To follow up on this process, in April 2020 an ICAO Stocktaking Seminar will be organised in Montréal to provide States and stakeholders an opportunity to continue the quantification of current and future SAF availability. Additionally, it will expand the scope of the stocktaking process by covering in-sector emissions reduction opportunities from aircraft technology and operational improvements.
Definition of global standards
As part of the Carbon Offsetting and Reduction Scheme for International Aviation (CORSIA), ICAO has been working on globally accepted sustainability criteria and life cycle methodologies. These allow aeroplane operators to reduce its CORSIA offsetting requirements by claiming emissions reductions from the use of SAF. The result of this work is reflected in the four ICAO documents that are now available for download from the ICAO CORSIA Website.
The default life cycle emission values for CORSIA sustainable aviation fuels currently includes sixteen distinct feedstocks available for SAF production. As an example, the use of SAF produced from miscanthus can generate up to 125% carbon emission reductions.
More feedstocks and conversion processes may become available to fuel producers as the industry evolves. ICAO is closely following up the development of promising technologies for SAF production, such as Power to Liquids (PtL), which uses renewable electricity, water and carbon dioxide to produce SAF. Additionally, work is ongoing to develop specific methodologies for CORSIA lower carbon aviation fuels, defined as a fossil-based aviation fuel that meets the CORSIA Sustainability Criteria.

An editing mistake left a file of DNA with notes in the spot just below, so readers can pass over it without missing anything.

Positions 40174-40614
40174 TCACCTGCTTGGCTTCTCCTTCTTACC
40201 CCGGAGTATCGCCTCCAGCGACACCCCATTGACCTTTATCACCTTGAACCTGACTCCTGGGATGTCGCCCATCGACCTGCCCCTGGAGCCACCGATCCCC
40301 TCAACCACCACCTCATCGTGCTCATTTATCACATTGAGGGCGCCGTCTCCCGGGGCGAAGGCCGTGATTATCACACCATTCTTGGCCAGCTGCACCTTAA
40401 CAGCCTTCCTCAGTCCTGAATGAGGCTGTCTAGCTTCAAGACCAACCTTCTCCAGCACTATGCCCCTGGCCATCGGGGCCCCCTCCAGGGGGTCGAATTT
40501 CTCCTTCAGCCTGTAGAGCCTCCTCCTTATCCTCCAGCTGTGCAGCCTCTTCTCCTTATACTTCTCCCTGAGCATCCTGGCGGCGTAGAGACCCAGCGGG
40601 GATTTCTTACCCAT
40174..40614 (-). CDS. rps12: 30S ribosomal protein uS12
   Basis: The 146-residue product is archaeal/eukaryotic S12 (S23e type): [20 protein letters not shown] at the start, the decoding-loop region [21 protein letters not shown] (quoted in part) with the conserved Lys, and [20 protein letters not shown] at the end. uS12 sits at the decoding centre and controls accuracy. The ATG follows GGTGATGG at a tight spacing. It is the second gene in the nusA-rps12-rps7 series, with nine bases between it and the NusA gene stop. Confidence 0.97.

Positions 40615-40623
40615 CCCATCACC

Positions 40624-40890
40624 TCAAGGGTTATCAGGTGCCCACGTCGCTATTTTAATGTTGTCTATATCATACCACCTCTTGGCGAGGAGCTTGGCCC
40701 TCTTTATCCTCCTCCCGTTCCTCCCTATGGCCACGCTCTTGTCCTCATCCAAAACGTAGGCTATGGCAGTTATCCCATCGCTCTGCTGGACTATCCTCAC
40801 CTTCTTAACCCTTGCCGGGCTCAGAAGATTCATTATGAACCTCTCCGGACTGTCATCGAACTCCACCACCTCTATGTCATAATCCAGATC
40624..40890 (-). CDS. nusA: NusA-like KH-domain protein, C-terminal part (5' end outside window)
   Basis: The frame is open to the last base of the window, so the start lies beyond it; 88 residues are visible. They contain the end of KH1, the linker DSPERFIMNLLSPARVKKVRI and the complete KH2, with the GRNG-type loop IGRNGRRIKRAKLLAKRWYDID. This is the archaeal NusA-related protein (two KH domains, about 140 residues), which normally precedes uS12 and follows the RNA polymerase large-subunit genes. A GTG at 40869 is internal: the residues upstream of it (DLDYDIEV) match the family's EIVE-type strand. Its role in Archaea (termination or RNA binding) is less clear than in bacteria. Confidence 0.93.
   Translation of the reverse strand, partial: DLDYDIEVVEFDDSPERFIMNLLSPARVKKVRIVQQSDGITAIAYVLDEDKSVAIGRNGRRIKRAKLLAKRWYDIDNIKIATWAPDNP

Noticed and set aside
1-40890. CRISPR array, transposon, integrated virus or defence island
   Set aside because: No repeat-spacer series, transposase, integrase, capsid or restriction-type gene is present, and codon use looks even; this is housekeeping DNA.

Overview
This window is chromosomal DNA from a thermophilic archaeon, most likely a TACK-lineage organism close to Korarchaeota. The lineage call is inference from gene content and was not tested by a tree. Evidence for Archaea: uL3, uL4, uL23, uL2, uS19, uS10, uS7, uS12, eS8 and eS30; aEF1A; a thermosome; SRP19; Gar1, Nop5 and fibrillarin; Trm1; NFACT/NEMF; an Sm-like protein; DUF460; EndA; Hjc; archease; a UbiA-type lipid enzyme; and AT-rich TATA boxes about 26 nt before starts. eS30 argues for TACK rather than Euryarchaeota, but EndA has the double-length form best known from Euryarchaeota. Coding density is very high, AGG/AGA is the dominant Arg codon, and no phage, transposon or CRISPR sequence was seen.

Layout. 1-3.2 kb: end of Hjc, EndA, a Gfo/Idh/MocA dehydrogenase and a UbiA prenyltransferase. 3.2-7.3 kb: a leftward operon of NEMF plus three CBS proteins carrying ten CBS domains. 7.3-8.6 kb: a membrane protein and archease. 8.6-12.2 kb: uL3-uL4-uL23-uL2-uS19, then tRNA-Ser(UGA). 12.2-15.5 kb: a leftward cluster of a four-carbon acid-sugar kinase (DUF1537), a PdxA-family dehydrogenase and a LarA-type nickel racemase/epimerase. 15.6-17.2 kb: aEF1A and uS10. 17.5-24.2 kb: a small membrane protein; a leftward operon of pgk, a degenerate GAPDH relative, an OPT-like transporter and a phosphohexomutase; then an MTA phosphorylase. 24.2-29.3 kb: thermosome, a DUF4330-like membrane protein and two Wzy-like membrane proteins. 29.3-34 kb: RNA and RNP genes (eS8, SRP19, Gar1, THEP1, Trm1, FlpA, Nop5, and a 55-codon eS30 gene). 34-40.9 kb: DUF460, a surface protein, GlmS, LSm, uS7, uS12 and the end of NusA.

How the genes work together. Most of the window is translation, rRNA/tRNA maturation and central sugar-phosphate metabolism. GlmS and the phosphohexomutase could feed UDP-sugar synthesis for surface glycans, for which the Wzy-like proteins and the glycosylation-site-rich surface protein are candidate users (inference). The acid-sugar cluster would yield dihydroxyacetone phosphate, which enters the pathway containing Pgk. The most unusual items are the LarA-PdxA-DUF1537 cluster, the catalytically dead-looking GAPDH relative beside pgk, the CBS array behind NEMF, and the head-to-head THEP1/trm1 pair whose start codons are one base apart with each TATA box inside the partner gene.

Outreach and capacity building activities
The ICAO GFAAF is recognised as the online database for sharing information related to sustainable aviation fuels. It contains links to over 600 news articles dating back to 2005, details of past and ongoing initiatives, facts and figures, answers to frequently asked questions, and links to additional resources. It also includes a map with a live feed of flights using sustainable aviation fuels.
As part of the ICAO-UNDP-GEF assistance project “Transforming the Global Aviation Sector: Emissions Reductions from International Aviation”, a “Sustainable Aviation Fuels Guide” was developed to inform ICAO Member States on how sustainable aviation fuels can be deployed to reduce CO2 emissions from international aviation activities. The guide describes fuel production pathways, usage constraints, environmental and other benefits, and policy perspectives on the use and development of SAF. Four successful feasibility studies on the use of SAF were also developed as part of the ICAO-EU assistance project “Capacity building for CO2 mitigation from international aviation”. As a result, other ICAO States expressed their willingness to undertake similar SAF feasibility studies. ICAO is encouraging States to express such interest in their State Action Plans to reduce CO2 emissions, and to support the development of such feasibility studies.
Sustainable Aviation Fuels can play a major role in reducing international aviation emissions. ICAO’s efforts and activities supporting this work will continue steadily in the next triennium, in support of all applicable goals among our 193 Member States toward limiting or reducing the impact of aviation greenhouse gas emissions on the global climate.